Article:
In Taiwan, Lin (1995) compared comprehensive university freshmen's and technological university freshmen's English proficiency. The results showed that technological university freshmen's vocabulary size, grammar knowledge, and reading comprehension are inferior to those of comprehensive university freshmen. He worried that technological university freshmen's vocabulary knowledge and reading comprehension were so poor that they could not effectively gain information by reading passages. Ou (1997) analyzed the TOEFL (Test of English as a Foreign Language) scores of 514 seniors selected at two comprehensive universities and two technological universities in Taiwan. The results revealed that technological university seniors' vocabulary scores (M = 13.68) and reading comprehension scores (M = 11.35) were much lower than those (M = 17.72; M = 15.63) of comprehensive university seniors and the difference was statistically significant. Using the same data, Ou (1998) also found that comprehensive and technological university students applied different reading skills to comprehend the texts they read. He concluded that technological university students' limited vocabulary hindered their learning of English. Lin's and Ou's research focused on the deficiency in technological university students' vocabulary.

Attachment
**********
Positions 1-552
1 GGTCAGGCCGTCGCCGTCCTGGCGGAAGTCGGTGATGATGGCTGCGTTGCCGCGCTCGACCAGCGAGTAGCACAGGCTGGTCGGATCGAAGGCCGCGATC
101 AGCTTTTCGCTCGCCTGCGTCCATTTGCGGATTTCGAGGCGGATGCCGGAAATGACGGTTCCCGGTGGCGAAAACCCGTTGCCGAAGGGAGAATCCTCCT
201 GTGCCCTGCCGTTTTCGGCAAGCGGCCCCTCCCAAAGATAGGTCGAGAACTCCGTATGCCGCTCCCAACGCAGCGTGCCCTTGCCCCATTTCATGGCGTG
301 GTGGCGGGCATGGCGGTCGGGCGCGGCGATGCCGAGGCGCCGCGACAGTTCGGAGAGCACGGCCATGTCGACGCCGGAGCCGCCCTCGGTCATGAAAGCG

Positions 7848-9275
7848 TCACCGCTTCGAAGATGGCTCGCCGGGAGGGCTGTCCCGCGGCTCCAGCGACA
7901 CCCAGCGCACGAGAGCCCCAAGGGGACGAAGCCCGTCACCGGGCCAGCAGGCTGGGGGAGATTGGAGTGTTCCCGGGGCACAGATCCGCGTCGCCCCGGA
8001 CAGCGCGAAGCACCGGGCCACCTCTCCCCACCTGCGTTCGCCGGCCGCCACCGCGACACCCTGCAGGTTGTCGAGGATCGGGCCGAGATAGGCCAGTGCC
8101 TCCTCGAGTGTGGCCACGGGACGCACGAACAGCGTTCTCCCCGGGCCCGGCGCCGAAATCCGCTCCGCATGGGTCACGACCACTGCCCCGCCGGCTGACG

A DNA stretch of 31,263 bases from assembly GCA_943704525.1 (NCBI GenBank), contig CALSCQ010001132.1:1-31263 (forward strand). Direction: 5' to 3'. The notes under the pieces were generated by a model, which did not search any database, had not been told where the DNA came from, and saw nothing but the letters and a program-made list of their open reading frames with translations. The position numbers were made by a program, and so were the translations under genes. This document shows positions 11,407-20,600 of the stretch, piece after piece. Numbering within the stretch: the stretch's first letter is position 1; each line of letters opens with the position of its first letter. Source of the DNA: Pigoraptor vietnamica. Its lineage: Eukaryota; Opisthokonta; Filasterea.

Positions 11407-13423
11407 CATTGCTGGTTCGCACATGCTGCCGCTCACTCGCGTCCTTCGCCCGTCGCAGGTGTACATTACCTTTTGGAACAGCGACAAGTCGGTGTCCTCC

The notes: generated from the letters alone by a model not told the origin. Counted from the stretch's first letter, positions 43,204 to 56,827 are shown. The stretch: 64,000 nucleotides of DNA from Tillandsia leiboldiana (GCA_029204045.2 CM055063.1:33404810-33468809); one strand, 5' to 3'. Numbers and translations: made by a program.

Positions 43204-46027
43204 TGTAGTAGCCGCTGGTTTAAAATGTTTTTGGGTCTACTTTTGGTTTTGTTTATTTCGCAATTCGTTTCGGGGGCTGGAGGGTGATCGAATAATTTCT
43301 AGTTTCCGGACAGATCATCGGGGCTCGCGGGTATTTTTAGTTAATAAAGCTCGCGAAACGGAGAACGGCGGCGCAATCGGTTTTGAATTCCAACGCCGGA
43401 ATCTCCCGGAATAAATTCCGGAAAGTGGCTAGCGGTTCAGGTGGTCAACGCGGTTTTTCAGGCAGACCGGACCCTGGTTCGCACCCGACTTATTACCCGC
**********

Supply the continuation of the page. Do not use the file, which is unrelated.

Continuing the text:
Another research done by Huang (1999) showed that Taiwanese senior high school students remember only around 1900 high-frequency words after five years of studying in three- to four-hour English classes per week. Huang (2001) also found that Taiwanese technological university/college students who majored in applied science and technology could identify only 1690 frequent word families and about 140 general academic words. Their lack of vocabulary causes technological university/college students' difficulty in effectively comprehending textbooks printed in English and in acquiring knowledge in their special area of study.

Conclusion

Research results show the strong relationship between vocabulary size and reading comprehension. The results of this present paper will provide EFL teachers with a better understanding of the role of vocabulary size to reading comprehension. EFL teachers then can come up with an effective instruction to help students build up their vocabulary as well as facilitate their reading comprehension.